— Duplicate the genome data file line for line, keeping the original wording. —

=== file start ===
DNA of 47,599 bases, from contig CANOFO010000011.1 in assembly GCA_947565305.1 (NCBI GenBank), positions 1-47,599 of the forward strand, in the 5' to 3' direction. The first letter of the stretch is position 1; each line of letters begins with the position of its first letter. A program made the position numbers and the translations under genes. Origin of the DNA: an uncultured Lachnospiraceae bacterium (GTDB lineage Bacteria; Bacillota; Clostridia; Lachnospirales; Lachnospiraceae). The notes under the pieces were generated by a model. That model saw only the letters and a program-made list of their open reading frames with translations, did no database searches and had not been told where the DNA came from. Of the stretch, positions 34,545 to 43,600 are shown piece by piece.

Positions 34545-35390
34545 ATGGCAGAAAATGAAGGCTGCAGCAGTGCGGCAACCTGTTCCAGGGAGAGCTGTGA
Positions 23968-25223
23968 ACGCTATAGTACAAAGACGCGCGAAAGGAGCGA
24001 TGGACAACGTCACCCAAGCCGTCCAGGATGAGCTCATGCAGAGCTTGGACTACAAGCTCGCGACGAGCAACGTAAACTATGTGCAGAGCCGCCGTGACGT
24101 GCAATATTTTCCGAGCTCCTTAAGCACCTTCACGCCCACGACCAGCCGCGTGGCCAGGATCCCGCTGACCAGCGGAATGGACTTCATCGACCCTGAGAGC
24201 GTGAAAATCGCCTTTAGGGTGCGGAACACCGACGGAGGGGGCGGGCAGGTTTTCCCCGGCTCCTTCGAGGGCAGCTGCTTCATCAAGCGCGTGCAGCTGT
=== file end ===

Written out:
DNA of 47,599 bases, from contig CANOFO010000011.1 in assembly GCA_947565305.1 (NCBI GenBank), positions 1-47,599 of the forward strand, in the 5' to 3' direction. The first letter of the stretch is position 1; each line of letters begins with the position of its first letter. A program made the position numbers and the translations under genes. Origin of the DNA: an uncultured Lachnospiraceae bacterium (GTDB lineage Bacteria; Bacillota; Clostridia; Lachnospirales; Lachnospiraceae). The notes under the pieces were generated by a model. That model saw only the letters and a program-made list of their open reading frames with translations, did no database searches and had not been told where the DNA came from. Of the stretch, positions 34,545 to 43,600 are shown piece by piece.

Positions 34545-35390
34545 ATGGCAGAAAATGAAGGCTGCAGCAGTGCGGCAACCTGTTCCAGGGAGAGCTGTGA
Positions 23968-25223
23968 ACGCTATAGTACAAAGACGCGCGAAAGGAGCGA
24001 TGGACAACGTCACCCAAGCCGTCCAGGATGAGCTCATGCAGAGCTTGGACTACAAGCTCGCGACGAGCAACGTAAACTATGTGCAGAGCCGCCGTGACGT
24101 GCAATATTTTCCGAGCTCCTTAAGCACCTTCACGCCCACGACCAGCCGCGTGGCCAGGATCCCGCTGACCAGCGGAATGGACTTCATCGACCCTGAGAGC
24201 GTGAAAATCGCCTTTAGGGTGCGGAACACCGACGGAGGGGGCGGGCAGGTTTTCCCCGGCTCCTTCGAGGGCAGCTGCTTCATCAAGCGCGTGCAGCTGT